By Angie Argabrite, Monday, April 9, 2012, at 9:01 am.
Mere months after Lana Del Rey nonchalantly uploaded her self-made music video onto YouTube, her album reached No. 1 on iTunes in 11 countries. Even as she earns mixed reviews (one journalist writes that Del Rey “single-handedly killed the appeal of DIY”), the video for “Video Games,” with its moving collage of grainy YouTube clips and spare shots of Del Rey in all her vacant-eyed glory, has inspired 34 million views. Yet, still, she’s being held up as an example of both the viral video’s astonishing selling power and power to backfire (Rebecca Black, anyone?). Though the controversial Kony 2012 video has just been deemed the most viral video of all time (while inspiring its own kind of backlash), most of the others in the viral-video hall of fame are music-oriented. Which is no doubt why major music companies are prioritizing their partnerships with sites like YouTube and VEVO; Warner Music Group has just unveiled plans for a new YouTube channel that will feature original programming made specifically for YouTube—just one of 100 “premium channels” YouTube is spending more than $100 million to launch this year. And VEVO is in talks with Facebook to transfer its catalog of music videos once its deal with YouTube expires, a move that threatens to steal some of YouTube’s thunder. As of January, YouTube received 152 million unique viewers compared with VEVO’s 51.5 million unique viewers. And so, the music video—which some imagined would go extinct after MTV and VH1 all but phased it out—is perhaps more culturally significant than ever before.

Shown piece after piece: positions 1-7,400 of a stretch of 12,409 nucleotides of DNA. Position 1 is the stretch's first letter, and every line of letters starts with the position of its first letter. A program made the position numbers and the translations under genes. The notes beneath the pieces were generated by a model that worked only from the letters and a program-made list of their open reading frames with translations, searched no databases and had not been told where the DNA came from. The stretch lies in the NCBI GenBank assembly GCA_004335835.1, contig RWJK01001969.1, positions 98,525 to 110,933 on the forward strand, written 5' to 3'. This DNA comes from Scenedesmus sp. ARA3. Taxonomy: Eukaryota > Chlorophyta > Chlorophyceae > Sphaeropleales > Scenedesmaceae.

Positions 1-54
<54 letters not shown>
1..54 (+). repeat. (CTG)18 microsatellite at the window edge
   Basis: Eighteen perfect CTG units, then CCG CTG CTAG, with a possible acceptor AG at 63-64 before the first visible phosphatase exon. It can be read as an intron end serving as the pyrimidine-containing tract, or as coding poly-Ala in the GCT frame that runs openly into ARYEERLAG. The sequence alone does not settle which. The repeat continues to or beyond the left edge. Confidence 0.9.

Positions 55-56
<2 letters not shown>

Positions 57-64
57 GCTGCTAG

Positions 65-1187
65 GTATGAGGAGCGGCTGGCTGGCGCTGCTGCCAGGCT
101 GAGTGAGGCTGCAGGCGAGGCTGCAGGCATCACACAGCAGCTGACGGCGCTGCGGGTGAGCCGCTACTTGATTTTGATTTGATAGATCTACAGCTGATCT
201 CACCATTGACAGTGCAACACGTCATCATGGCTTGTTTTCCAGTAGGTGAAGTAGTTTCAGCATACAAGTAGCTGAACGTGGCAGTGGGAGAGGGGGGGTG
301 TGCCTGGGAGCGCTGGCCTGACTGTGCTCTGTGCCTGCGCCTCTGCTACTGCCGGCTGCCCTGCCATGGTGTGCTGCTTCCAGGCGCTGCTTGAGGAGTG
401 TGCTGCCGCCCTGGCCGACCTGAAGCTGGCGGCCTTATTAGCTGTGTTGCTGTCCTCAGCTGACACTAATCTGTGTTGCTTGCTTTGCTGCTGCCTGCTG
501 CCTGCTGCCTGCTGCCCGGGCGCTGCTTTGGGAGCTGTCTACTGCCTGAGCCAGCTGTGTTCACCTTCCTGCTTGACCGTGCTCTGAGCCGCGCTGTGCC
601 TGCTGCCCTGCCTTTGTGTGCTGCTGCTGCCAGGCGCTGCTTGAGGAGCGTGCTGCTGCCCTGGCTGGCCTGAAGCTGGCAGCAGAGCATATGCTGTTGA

This entry was posted on Monday, April 9th, 2012 at 9:01 am. It is filed under Brainsnacks, Social Media, Technology, Trends and tagged with Kony 2012, Lana Del Ray, marketing trends, MTV, music industry trends, music video, Rebecca Black, VEVO, VH1, video marketing, video trends, viral video, Warner Music Group, YouTube. You can follow any responses to this entry through the RSS 2.0 feed.
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